Magazine article Insight on the News

Private Vouchers Are Going Public

Magazine article Insight on the News

Private Vouchers Are Going Public

Article excerpt

Graffiti covers a decaying building where armed guards patrol the cinder-block hallways. The inner-city public school is expected to open three weeks late due to fire-code violations, and parents are outraged. This is the deteriorating face of the school system, twisted by drugs and violence, that has turned many public schools from ivory towers into prisons. Desperate parents, such as those who arrived at a Texas school-board meeting with guns holstered at their hips, are demanding reform.

"The idea that people are that desperate, that hungry to obtain a quality education for their children, is a strong indication that something is fatally wrong with the present school system," Texas state Rep. Glenn Lewis told the U.S. Senate Labor Committee at a hearing in late July

Lewis is one of many community leaders and parents nationwide who are bucking old political alliances to support vouchers to pay tuition for poor children to attend private schools. Rep. Floyd Flake, a New York Democrat and school-choice proponent, has endorsed vouchers; Washington Post columnist William Raspberry says he is willing to consider the option; and a number of other political liberals are rallying to the once predominantly conservative cause.

"They are compassionate and they are seeing firsthand the disaster which is condemning these children to no future," says Georgia Sen. Paul Coverdell, chairman of the Republican Task Force on Education, explaining this unexpected support.

A June 1997 opinion poll released by the Joint Center for Political and Economic Studies found that "support for school vouchers for use in public, private or parochial schools is surprisingly strong and has substantially increased since the 1996 Joint Center survey." Hispanics backed vouchers by 65.4 percent, blacks by 57.3 percent and whites by 47.2 percent. Since 1996, African-American support for vouchers has increased 19 percent and, in the 26-to-35 age group, 86.5 percent endorse a voucher program.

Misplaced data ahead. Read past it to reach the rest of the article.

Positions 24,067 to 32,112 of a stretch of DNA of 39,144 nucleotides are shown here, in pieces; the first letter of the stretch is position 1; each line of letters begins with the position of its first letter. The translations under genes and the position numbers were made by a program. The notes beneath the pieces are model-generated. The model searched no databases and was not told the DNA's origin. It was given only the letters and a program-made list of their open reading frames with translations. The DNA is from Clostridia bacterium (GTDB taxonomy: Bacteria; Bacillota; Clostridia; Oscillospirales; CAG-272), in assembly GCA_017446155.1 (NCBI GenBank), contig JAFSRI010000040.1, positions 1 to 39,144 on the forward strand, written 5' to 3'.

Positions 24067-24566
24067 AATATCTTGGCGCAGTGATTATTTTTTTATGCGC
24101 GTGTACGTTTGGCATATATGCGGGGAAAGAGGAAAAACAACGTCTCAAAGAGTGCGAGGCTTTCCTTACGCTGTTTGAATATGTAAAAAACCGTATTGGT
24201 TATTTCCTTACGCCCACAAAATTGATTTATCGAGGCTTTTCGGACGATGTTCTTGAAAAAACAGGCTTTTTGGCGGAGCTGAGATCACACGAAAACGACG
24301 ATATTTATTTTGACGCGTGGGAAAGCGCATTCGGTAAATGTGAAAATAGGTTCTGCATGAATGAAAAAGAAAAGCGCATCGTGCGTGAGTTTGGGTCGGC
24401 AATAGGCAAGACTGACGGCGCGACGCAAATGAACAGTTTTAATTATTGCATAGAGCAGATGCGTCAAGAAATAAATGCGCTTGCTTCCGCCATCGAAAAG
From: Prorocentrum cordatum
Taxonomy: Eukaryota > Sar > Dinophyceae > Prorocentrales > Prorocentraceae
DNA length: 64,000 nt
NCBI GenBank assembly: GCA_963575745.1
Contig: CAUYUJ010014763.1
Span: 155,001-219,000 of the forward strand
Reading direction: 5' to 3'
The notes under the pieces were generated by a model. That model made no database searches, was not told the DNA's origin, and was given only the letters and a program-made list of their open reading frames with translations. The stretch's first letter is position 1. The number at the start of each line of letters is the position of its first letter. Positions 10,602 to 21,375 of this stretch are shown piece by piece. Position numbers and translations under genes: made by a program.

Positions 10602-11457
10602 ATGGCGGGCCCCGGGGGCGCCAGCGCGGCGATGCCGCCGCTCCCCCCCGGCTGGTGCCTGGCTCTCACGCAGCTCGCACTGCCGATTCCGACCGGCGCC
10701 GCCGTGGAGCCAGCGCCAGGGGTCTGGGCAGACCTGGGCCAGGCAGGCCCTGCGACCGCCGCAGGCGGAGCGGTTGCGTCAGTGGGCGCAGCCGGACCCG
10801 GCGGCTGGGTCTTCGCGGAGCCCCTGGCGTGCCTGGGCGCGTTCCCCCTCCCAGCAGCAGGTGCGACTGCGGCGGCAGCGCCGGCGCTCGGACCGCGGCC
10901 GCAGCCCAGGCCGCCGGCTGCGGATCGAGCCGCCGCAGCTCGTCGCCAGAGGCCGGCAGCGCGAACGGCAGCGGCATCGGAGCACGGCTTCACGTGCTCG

This idea that began in the mind of libertarian economist Milton Friedman in 1955 has become a national movement with political momentum. It has encouraged Jersey City, N.J., Mayor Bret Schundler, for one, to stop waiting for legislation tied up in the statehouse.

"I think parents have an inalienable human right to govern the values of the education of their children," says Schundler. In March 1996 he introduced the Richard L. Williams Memorial Fund Awards, a private effort providing up to $1,000 for 42 public-school students to attend private schools. An additional 10 scholarships have been awarded since, with 50 more to be awarded by the end of September.

We have a lot of "good parents but ad neighborhoods," Schundler tells sight. This program was designed to options to inner-city children who need the work ethic and values of their parents reinforced at school, he says. "You have people with the belief that the deck is stacked against them and they give up. But send that child off to Catholic school where they are taught that God loves you and will give the strength you need to carry on" and there is a chance for success, the Protestant mayor observes.

Schundler still is pushing a state-sponsored pilot program in his city because, he says, private scholarships alone are not able to meet the national needs of students studying in urban and rural decay. "That is why I believe in publicly funded vouchers," he says.

Ohio, Wisconsin, Minnesota, Massachusetts and Vermont all have passed some form of low-income voucher legislation or tax incentive. At least 20 states have been considering school-choice proposals and 44 governors support the voucher alternative, according to the Heritage Foundation, a conservative Washington think tank. Wisconsin, Ohio and Vermont all face court challenges surrounding constitutional questions involving the First Amendment prohibition against government establishment of religion. …

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